• Always supervise your child when he or she is swimming in any body of water.
  • Do not let your child dive unless you know the depth of the water and it is at least 9 feet.
  • Do not allow your child to swim during thunderstorms or lighting storms.
  • Do not let your child rough-house with others in the water in ways that may be mistaken for drowning.
  • Teach your child to stay calm and tread water until help arrives if he or she drifts too far from shore.
  • Make sure your child wears a personal flotation device (PFD) approved by the US Coast Guard when boating.
  • Do not allow your child to swim around boats or in areas where people are water-skiing.
  • Avoid letting your child play with blow-up water toys in water that is above the waist.

Although older children are more likely to know how to swim, they are at risk for drowning by overestimating their skills, being unaware of water currents or water depth, and when drinking alcohol or using drugs.

To protect your teen from drowning, the American Academy of Pediatrics offers the following tips:

  • Insist that your teen always swim with a buddy.
  • Encourage teens to take swimming, diving and water safety or rescue classes to give them the skills needed to swim and dive safely. These classes may also prevent your teen from acting recklessly.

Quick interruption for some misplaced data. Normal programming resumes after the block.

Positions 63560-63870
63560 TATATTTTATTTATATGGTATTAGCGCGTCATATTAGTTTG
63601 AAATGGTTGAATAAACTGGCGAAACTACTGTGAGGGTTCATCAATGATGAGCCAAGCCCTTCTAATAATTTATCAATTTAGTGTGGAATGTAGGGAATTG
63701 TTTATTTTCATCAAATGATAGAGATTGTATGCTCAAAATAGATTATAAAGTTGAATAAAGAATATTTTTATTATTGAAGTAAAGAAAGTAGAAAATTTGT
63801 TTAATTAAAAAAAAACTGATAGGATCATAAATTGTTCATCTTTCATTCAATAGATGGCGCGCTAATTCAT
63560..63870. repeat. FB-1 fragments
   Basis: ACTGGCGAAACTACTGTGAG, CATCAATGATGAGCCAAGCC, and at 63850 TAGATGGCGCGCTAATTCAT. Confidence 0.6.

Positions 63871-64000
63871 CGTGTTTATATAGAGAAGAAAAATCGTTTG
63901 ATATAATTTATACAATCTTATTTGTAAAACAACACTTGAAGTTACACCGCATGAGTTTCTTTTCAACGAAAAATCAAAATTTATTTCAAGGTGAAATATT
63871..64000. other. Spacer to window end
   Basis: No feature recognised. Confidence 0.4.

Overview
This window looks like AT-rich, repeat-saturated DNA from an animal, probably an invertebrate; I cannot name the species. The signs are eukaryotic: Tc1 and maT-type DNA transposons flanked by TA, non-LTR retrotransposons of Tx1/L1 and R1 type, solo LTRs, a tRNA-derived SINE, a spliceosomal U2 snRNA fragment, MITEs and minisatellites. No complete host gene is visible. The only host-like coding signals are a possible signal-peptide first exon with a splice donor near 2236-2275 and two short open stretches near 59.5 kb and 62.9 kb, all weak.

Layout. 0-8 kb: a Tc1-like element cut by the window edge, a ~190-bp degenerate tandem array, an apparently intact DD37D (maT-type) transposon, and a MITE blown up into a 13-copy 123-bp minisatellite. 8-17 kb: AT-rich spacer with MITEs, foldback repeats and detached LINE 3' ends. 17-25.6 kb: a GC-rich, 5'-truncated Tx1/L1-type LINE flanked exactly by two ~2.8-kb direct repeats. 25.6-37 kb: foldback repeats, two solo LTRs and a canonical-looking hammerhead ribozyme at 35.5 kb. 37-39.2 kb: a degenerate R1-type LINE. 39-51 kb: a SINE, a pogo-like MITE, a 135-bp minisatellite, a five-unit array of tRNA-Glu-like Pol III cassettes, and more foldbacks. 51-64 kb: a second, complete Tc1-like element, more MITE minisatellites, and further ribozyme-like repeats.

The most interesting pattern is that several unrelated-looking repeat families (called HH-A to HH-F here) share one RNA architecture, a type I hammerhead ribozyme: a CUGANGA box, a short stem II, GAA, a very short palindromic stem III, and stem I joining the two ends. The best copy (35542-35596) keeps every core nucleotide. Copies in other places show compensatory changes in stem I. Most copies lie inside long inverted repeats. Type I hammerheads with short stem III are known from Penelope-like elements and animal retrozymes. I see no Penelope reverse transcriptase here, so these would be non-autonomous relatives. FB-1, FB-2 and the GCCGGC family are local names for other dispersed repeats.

• Teach your teen never to swim or dive while under the influence of alcohol or drugs.
  • Make sure your teen checks the depth of the water before diving.

Swimming Lessons

  • Although swimming lessons for toddlers are a good way of introducing them to the water, they are not developmentally ready until the age of 4 to learn how to swim properly and safely.
  • Swimming lessons do not ensure that your child will be safe in the water, even over the age of 4. Children who know how to swim can still drown just a few feet from safety because of confusion or fear.

Personal Flotation Devices

  • On boats, personal floatation devices should be US-Coast Guard-approved. In fact, many states require the use of personal floatation devices on all boats at all times. Blow-up swimming devices such as "water wings," rafts, toys and other items are not considered safe and should not be relied on to prevent drowning.
  • It is important that the personal floatation device is the correct size for your child. (Life jackets are usually labeled "adult" or "child.") However, personal floatation devices do not replace adult supervision.

According to Safe Kids Worldwide, 85 percent of boating-related drowning can be prevented with the proper use of personal floatation devices.


Diving accidents can result in permanent spinal cord injuries, brain damage or death. Diving accidents occur when a person:

  • Dives into shallow water
  • Dives into above-ground pools, which are usually shallow
  • Dives into the shallow end of a pool
  • Springs upward from the diving board and hits the board on the way down

Last Updated 04/2015